The date palm (Phoenix dactylifera L.) in Siwa oasis (Egypt): How ethnographic, morphometric, and genetic analyses together explain the local agrobiodiversity
by Vincent Battesti*, Muriel Gros-Balthazard*, Clémence Ogéron, Sarah Ivorra, Jean-Frédéric Terral, Claire Newton
(* contributed equally to this work)
Should be published, if everything goes well, in the Human Ecology journal in 2017.
ISSN 0300-7839 (Print) 1572-9915 (Online)
Article under review.
The agrobiodiversity of the Siwa oasis (in Egypt), located at the crossroads of ancient Trans-Saharan routes, is evaluated in this article focusing on the date palm (Phoenix dactylifera L.), the oasis “ecosystem engineer”. This assessment confronts different ontologies: diversity as expressed and maintained by the folk categorization system of the Siwa inhabitants (through the results of an ethnographical analysis) and diversity described by genetic sciences and a morphometric tool based on the size and geometry of the seeds. This work is also an opportunity to evaluate this tool intended for archaeobotany. Beyond a simple instrumentalization of one discipline by another, this study offers a space of mutual enrichment: on the relative importance of the feral and cultivated date palms, the local relevance of the concept of “cultivar” and the confirmation of the existence of “ethnovarieties”.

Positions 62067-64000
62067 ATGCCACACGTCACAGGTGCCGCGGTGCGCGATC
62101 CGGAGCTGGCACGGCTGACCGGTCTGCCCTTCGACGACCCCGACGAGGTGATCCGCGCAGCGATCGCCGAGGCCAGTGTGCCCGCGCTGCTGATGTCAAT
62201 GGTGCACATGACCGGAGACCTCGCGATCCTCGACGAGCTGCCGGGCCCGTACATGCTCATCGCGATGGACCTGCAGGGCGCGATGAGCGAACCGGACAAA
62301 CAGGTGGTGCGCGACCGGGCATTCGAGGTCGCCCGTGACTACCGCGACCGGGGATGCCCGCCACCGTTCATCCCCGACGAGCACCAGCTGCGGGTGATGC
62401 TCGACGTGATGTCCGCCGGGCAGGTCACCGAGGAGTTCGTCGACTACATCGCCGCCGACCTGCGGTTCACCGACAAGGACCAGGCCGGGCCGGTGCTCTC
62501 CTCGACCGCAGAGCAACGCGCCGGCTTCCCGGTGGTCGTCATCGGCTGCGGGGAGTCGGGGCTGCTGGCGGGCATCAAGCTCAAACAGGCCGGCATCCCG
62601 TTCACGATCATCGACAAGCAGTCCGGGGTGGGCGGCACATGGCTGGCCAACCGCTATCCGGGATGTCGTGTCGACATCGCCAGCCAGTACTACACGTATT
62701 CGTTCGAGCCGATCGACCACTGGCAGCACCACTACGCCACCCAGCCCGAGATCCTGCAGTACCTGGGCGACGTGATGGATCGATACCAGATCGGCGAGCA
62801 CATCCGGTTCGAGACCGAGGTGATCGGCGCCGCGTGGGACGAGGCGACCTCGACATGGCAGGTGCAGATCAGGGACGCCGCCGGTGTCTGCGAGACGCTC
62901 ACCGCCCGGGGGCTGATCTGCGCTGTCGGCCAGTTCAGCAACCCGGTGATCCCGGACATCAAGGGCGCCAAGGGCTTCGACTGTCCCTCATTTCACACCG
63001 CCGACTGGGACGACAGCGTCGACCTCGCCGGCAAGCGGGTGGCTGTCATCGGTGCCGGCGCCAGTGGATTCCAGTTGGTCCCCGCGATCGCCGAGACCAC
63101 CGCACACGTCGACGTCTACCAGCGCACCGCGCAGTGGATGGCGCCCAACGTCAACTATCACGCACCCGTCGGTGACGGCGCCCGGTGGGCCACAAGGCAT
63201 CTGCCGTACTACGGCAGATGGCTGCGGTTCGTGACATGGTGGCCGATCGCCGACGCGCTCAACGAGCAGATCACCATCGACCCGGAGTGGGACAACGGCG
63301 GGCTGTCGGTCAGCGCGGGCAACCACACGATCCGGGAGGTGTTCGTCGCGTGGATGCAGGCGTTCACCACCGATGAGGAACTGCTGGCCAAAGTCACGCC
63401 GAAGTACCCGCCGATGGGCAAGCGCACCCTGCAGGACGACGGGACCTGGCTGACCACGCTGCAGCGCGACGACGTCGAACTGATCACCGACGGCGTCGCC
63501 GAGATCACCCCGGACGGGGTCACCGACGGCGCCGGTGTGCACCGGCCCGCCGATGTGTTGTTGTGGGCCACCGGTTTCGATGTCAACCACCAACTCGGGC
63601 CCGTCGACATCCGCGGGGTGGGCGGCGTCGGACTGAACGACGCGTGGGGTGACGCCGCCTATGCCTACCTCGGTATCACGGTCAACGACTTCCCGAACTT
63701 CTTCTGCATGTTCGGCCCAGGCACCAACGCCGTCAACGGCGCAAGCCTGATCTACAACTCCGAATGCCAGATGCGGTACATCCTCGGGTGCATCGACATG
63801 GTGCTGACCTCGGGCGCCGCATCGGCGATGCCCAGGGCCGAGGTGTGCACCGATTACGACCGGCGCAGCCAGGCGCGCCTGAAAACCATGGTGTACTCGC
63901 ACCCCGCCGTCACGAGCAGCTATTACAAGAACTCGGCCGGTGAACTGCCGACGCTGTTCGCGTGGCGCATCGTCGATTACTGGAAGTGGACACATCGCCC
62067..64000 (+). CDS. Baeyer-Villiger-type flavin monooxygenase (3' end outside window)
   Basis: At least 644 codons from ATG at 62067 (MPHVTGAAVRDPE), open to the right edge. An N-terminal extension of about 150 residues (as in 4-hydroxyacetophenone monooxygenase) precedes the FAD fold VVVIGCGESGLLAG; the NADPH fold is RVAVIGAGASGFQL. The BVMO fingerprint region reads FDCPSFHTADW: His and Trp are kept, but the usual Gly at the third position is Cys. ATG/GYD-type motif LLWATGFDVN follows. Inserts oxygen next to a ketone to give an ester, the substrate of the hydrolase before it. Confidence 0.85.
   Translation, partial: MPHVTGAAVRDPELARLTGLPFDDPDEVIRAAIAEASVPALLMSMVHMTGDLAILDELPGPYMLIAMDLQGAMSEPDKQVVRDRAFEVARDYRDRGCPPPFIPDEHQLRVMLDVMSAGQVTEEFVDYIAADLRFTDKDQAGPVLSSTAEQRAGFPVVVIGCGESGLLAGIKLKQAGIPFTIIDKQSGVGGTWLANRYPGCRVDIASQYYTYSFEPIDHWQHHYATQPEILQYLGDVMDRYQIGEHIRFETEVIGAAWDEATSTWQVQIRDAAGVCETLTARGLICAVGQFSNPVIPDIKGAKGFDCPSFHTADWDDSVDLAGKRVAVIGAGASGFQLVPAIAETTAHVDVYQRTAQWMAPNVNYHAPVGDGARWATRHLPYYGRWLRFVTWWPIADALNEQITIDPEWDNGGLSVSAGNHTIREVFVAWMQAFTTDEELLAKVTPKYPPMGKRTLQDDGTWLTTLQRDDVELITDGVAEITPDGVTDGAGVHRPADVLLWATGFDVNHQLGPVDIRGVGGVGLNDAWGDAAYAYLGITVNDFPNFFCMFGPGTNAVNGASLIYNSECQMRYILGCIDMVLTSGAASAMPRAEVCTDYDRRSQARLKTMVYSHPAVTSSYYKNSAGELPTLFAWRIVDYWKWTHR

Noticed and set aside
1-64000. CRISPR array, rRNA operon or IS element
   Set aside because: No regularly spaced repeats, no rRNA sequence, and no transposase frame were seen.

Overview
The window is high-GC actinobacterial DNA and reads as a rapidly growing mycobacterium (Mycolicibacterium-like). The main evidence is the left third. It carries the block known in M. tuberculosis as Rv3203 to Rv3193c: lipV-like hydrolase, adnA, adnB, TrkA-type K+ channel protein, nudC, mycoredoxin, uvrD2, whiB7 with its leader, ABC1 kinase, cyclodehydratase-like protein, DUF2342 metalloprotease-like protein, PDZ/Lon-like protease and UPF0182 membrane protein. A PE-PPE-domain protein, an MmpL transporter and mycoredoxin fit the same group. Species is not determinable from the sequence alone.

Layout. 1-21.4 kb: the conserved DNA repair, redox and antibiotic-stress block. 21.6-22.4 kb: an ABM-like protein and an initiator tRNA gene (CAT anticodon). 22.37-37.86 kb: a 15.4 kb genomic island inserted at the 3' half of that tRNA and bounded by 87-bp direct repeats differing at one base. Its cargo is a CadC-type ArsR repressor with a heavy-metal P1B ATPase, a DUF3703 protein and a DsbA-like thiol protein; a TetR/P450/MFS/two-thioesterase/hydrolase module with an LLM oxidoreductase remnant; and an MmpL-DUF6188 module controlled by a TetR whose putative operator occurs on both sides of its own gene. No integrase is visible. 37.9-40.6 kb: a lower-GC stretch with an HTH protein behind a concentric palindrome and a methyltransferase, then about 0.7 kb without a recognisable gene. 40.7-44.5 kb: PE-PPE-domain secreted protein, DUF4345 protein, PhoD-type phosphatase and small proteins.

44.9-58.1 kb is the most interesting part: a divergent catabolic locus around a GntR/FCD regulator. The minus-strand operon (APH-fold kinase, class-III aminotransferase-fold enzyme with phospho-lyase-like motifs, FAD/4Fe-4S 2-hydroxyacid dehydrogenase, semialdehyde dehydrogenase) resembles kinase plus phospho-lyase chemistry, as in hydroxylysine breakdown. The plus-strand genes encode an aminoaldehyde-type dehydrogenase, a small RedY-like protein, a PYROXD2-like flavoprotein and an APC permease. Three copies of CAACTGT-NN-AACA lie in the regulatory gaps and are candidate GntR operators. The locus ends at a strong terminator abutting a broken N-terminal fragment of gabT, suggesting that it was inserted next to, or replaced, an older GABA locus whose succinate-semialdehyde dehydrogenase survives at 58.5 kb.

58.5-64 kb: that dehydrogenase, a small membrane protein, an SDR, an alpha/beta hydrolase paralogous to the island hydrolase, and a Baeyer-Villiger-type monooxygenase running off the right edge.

- In Siwa palm grove, a farmer harvesting some dates in his garden (Aghurmi, Siwa Oasis, Egypt), 15th Nov. 2014